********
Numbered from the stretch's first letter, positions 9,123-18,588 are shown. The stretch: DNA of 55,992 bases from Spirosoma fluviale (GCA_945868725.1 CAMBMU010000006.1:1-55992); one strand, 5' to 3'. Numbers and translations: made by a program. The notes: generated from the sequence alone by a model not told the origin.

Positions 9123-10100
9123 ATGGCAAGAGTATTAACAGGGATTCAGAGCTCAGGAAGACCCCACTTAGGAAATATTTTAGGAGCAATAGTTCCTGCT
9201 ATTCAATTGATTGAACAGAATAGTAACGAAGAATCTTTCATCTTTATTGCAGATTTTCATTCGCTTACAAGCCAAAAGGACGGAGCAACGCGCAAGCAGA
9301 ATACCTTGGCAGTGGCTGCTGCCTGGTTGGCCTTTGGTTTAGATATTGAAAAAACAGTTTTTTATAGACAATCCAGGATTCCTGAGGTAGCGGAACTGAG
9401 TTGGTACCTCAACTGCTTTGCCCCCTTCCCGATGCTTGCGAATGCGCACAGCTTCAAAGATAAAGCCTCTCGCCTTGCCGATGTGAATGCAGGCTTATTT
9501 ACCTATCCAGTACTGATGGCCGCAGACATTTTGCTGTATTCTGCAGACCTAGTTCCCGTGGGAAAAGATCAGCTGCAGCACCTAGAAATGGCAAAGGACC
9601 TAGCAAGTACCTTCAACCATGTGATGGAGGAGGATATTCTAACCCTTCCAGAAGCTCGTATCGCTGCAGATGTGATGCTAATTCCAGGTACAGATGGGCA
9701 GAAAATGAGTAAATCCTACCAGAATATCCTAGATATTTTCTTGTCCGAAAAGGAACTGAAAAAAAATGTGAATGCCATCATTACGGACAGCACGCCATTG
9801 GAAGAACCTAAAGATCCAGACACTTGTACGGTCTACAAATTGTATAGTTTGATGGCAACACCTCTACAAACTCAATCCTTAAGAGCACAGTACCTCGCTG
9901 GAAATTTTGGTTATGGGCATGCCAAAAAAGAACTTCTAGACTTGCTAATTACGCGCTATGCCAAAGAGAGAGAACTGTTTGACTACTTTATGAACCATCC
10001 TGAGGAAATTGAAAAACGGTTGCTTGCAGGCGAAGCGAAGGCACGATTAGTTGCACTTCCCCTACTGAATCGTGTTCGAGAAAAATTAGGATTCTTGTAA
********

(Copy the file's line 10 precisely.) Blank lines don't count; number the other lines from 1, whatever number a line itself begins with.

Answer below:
9801 GAAGAACCTAAAGATCCAGACACTTGTACGGTCTACAAATTGTATAGTTTGATGGCAACACCTCTACAAACTCAATCCTTAAGAGCACAGTACCTCGCTG